This scheme is clumsy from its inception, of course, though his colluders -- especially Kathleen -- seem initially willing to go along. One reason is money. Jack has lots of it, apparently deriving from some inheritance, and regularly writes checks to get his way. Thus his seeming foundational ethos -- all open-sky and live-off-the-landish -- is suspect, only it takes Jack the entire movie to realize that he's more like the developer who so irks him, Marty (Beau Bridges), than unlike him. Marty has been trying to buy Jack's plot of "wetland" to incorporate into the tract that serves as Jack's repeated target, and so they stand off, repeatedly. Though they imagine they define "progress" differently, in fact, the film suggests, they are both possessive, destructive personalities, products of their masculine, perpetual prerogatives more than any particular ideology or era.

Rose fights back with girlish rage and ferocity, enduring passionless sex with Thaddius, using her dad's own memories against him (in the form of grainy, happy home movies of the commune days). But as wise as she seems, in her feral-childish way, Rose is also profoundly unknowing. While for Rodney, smitten in his way, this makes her reckless abuses of people seem a function of innocence, the film points out that she's more likely a function of Jack's sense of preciousness and ignorance. This leaves Rose without much recourse or responsibility, such that the movie turns ever inward.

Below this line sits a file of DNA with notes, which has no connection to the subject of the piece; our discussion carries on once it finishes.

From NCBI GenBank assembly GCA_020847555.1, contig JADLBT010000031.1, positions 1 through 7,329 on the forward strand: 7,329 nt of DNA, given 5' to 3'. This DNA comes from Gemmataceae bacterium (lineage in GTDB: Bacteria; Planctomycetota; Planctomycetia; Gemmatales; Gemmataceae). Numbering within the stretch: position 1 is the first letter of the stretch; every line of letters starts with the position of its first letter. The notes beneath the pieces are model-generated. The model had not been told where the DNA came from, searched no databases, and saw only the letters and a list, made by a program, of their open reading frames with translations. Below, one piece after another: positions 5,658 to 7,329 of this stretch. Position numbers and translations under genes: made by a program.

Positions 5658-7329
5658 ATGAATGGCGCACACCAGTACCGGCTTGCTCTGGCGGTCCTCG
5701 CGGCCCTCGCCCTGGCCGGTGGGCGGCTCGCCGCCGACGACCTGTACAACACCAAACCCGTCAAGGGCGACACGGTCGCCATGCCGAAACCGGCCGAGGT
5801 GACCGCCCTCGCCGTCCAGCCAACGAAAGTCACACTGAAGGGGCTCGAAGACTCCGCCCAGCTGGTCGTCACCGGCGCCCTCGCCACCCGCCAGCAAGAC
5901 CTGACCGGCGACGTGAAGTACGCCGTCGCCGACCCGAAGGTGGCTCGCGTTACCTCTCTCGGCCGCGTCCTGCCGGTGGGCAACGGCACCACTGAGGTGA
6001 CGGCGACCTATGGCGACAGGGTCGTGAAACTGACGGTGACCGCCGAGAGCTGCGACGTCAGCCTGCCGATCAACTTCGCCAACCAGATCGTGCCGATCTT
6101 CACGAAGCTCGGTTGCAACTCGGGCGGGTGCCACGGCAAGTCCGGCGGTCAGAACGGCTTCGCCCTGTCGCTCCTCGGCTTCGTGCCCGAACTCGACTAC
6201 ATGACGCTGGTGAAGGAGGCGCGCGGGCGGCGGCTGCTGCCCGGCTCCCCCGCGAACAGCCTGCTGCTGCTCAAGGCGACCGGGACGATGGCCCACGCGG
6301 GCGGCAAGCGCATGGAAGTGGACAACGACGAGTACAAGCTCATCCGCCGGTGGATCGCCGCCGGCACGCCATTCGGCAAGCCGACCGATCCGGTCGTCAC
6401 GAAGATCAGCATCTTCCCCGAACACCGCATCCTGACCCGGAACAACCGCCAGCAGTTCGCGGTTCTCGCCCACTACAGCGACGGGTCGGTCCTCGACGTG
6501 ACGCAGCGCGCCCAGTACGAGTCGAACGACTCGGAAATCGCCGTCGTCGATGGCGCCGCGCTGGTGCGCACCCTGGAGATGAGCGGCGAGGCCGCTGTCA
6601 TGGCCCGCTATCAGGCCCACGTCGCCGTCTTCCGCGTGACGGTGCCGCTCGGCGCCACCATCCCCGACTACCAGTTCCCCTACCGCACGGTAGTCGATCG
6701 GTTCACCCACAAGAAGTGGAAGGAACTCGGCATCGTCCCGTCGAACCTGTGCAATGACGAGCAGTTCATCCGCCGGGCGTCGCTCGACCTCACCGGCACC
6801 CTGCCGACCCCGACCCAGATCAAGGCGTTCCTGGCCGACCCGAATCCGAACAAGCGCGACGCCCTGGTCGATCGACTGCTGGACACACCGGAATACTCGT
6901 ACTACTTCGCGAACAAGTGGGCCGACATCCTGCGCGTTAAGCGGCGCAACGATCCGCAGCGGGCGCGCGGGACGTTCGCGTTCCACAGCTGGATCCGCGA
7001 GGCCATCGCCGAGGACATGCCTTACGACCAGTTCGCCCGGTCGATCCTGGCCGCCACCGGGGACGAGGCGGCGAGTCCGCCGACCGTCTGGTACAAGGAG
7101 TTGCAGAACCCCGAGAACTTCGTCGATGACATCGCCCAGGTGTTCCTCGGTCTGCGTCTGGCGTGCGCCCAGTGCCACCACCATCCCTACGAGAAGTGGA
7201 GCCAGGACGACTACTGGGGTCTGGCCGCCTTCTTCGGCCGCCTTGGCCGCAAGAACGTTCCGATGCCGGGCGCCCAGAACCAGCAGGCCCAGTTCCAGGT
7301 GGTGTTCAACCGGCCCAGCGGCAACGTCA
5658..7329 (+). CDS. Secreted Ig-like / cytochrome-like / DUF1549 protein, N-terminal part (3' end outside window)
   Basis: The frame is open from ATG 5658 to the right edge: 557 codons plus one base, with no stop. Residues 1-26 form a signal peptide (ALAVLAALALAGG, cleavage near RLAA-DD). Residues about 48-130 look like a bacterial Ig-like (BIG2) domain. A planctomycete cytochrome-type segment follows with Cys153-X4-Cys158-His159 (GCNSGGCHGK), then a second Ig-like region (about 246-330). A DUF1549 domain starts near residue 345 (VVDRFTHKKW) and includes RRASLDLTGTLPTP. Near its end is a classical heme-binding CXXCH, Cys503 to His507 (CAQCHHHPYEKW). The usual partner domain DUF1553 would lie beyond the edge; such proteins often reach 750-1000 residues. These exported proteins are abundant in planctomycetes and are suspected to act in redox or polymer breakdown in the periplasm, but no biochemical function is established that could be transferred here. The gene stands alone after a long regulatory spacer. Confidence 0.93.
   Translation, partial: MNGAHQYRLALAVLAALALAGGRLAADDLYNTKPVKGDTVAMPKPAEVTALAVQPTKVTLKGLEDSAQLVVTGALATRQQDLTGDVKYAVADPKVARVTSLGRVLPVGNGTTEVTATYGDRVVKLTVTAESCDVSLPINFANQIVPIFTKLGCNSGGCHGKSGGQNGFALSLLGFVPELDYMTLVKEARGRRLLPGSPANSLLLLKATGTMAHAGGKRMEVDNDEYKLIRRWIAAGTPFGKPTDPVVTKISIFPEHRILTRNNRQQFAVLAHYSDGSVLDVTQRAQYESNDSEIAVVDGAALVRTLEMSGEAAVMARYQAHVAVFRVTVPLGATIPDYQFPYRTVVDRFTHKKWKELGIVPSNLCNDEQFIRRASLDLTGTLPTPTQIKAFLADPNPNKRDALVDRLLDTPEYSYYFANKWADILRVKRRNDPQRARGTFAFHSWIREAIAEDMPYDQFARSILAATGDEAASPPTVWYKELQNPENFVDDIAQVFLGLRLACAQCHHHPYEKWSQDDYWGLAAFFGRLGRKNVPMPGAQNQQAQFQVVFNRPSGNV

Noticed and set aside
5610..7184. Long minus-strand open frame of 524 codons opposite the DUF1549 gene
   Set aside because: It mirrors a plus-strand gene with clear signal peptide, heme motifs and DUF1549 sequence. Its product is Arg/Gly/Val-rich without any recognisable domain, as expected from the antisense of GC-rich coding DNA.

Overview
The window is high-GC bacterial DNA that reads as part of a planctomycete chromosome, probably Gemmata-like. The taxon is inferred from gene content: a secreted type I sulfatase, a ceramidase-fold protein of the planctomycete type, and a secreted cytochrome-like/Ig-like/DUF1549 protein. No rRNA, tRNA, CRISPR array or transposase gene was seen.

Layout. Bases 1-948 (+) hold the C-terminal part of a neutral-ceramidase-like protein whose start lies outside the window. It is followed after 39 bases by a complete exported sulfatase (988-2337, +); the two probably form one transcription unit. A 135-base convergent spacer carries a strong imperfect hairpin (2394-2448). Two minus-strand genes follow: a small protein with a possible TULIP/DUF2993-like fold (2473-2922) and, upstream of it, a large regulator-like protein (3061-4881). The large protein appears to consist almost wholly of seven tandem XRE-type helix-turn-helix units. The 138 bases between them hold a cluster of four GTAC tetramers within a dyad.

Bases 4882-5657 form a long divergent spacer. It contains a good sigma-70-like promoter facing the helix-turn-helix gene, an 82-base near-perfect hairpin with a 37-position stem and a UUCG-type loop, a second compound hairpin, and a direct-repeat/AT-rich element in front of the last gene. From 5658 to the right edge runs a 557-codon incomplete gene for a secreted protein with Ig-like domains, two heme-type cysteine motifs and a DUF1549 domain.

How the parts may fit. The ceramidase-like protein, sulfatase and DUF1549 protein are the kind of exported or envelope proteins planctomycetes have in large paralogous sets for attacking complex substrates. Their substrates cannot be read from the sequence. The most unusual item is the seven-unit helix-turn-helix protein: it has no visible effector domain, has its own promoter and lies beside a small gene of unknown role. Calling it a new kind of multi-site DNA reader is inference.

And the film is precious in itself, off-putting and unresolved, less insightful than invested in its own eccentricities, making points that are more evident than it seems to think. This even as you admire its sporadic delicacy and ambition. This mix of obviousness and earnest effort reminds you also of Miller's tangle of relations, not only with her husband playing the dangerously naïve and difficult father, but also her own father, the late Arthur Miller. She resists reading too much into the connections, as this is a film she wrote initially 10 years ago, before she met Day-Lewis. And still, the connections shape art and reception. She tells Salon, "Whether we like it or not, we are connected to our parents, to their parents before them. We are part of a chain of human beings; we don't create ourselves. The idea that we can make a total break is an illusion. I think we all find that on some level we're continuing their work." If it's no total break, then, The Ballad of Jack and Rose continues.